Use open source as often as possible. Not only is it free (as in gratis) but it can be as good or better than propietary software without the all the limiting terms found in a typical software license agreement. Open source enables the community to freely share ideas, information, concepts etc. This is key for a succesful and thriving society.
I’ve been a user of proprietary products for a very long time without giving it much thought. In fact I’m writing this on an iMac with OSX as the operating system. I own this iMac for at least 5 years and it is a nice machine but as time went by something kept nagging. I used to believe that for good reliable software you had to pay money. If software was free (as in gratis) it was probably unstable, user unfriendly and unpolished that it wasn’t worth any money. At least that is what I thought. Continue reading “Why I use open source for my DIY projects and you should too”
DIY frame for a Photography Light Box. I designed a 3d printed three way connector to assemble the curtain rods for the box.
My wife has a lot of stuff she wants to sell online and asked me to create a sturdy but cheap Photography Light Box. The dimensions of the different objects vary, so I wanted to be flexible with the dimensions of the light box. We came up with a simple idea to create a three way connector that connects curtain rods. The frame will be covered with white bed sheet cloth kept together with velcro. At the local hardware store I found plastified steel curtain rods. These were the cheapest I could find but are still very strong. Continue reading “Make a Photography Light Box of cheap material (part 1: design and 3d print).”
Making a woorden Lego cabinet for all this minifigs is easy and cheap. You do need a laser cutter for this project.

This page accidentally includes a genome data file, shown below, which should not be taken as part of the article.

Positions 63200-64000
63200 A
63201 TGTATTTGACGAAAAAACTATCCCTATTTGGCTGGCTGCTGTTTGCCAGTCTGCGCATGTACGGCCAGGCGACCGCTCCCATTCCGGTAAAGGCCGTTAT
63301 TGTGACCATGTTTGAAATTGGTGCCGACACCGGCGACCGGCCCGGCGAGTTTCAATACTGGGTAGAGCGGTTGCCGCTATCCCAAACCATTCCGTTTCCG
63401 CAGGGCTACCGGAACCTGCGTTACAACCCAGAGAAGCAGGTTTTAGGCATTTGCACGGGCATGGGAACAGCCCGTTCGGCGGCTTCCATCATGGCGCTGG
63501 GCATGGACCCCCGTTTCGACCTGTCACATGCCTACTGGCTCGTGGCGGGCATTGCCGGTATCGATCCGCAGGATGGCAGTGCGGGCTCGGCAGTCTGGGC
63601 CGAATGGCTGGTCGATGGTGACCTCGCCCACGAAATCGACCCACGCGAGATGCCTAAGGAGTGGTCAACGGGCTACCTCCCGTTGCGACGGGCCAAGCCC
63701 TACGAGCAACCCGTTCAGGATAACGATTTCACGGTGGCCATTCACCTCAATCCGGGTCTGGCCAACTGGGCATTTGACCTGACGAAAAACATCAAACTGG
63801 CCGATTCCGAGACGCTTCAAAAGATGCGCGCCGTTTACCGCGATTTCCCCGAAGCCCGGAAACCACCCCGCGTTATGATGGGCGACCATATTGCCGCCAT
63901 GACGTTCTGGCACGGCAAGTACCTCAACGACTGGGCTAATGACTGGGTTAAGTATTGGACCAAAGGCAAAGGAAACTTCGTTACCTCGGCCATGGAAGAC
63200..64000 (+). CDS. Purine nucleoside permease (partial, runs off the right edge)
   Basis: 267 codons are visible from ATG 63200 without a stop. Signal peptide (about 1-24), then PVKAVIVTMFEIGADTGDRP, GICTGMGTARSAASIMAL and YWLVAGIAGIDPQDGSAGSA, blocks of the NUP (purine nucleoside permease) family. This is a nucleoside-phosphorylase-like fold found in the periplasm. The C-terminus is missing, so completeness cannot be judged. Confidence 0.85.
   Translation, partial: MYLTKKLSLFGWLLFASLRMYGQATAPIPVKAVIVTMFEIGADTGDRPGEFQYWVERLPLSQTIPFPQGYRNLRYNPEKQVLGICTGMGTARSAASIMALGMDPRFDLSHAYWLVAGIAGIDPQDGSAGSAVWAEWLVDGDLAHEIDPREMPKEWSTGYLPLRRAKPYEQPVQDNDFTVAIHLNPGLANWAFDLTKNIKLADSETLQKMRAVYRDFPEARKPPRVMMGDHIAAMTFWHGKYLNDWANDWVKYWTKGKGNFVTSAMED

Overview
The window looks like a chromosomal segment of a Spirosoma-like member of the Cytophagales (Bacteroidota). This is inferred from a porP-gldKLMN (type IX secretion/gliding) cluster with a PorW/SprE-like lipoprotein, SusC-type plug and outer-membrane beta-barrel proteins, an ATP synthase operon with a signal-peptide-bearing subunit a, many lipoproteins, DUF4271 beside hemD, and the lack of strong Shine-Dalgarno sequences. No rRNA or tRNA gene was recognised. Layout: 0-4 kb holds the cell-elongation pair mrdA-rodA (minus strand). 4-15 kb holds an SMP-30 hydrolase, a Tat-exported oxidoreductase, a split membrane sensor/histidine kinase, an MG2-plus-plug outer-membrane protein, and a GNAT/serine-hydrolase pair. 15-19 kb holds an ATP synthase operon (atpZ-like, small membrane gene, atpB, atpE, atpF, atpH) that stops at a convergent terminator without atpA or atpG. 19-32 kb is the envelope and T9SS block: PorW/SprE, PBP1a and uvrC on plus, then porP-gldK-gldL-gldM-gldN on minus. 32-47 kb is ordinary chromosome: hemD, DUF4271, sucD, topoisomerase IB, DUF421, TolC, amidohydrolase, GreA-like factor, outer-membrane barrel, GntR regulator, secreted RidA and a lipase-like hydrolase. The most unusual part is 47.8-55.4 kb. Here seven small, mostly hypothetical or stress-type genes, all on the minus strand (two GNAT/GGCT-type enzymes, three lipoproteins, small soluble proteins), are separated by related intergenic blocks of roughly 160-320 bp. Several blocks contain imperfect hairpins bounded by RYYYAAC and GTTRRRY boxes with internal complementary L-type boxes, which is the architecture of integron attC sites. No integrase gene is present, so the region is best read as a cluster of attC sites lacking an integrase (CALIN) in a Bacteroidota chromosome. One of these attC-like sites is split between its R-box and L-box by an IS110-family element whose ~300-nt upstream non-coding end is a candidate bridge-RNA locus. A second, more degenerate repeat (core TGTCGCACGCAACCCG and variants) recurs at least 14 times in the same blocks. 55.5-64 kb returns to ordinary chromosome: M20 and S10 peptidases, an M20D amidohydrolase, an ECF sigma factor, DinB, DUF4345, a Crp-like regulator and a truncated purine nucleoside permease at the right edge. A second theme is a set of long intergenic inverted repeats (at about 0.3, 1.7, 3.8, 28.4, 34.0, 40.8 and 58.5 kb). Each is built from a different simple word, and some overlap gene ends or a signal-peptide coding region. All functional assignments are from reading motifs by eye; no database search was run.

My sons have large Lego minifig collections but most of it is lying in a large box. The older son wanted a cabinet so he could display (part of) his collection better. These cabinets can be pricy as I found out so I decided to make one myself. I’ve done some laser cut projects recently, such as the Darth Vader Chest Box and the Valentine’s Heart, so I decided to use the same technique for the cabinet. Continue reading “DIY Lego Cabinet”
Filaflex is excellent material to improve the audio cooler that I made earlier. The material is very flexible and surprisingly strong making it perfect for sealing purposes
A week ago I finished my audio cooler. Although I was happy with the result improvements could be made (as is always the case). Most important I didn’t particularly like the console on the side of the coolers lid. This was a 3d printed part of PLA that I glued to cooler with a superglue. This was far from ideal because of the space left between the printed console and the cooler . Another improvement could be made by the way that the speaker was fitted to the lid of the cooler. The speaker was directly attached to cooler with four screws again leaving some space between the two. I already had some FilaFlex filament but hadn’t used it yet. Because of the elastic and flexible properties of Filaflex I figured that I could both fix the issues with the console and the speaker.
Using a Raspberry Pi and the program MPD to enhance my audio cooler
In my previous blog post I finished my audio cooler. It’s a small cooler with a tiny audio system that nevertheless sounds good. The only way to control the audio is through a wired connection. It would be a nice addition to have some kind of remote control either by WiFi or Bluetooth. While testing the cooler I’ve got the idea to connect a Raspberry Pi A+, that was still unused, to the cooler and stream audio over WiFi to the Pi. This could be useful for a garden party or BBQ where WiFi is available and I don’t want to attach the smartphone to the cooler. In this blog post I’ll share my experience with installation and operating the software needed for this project on the Pi.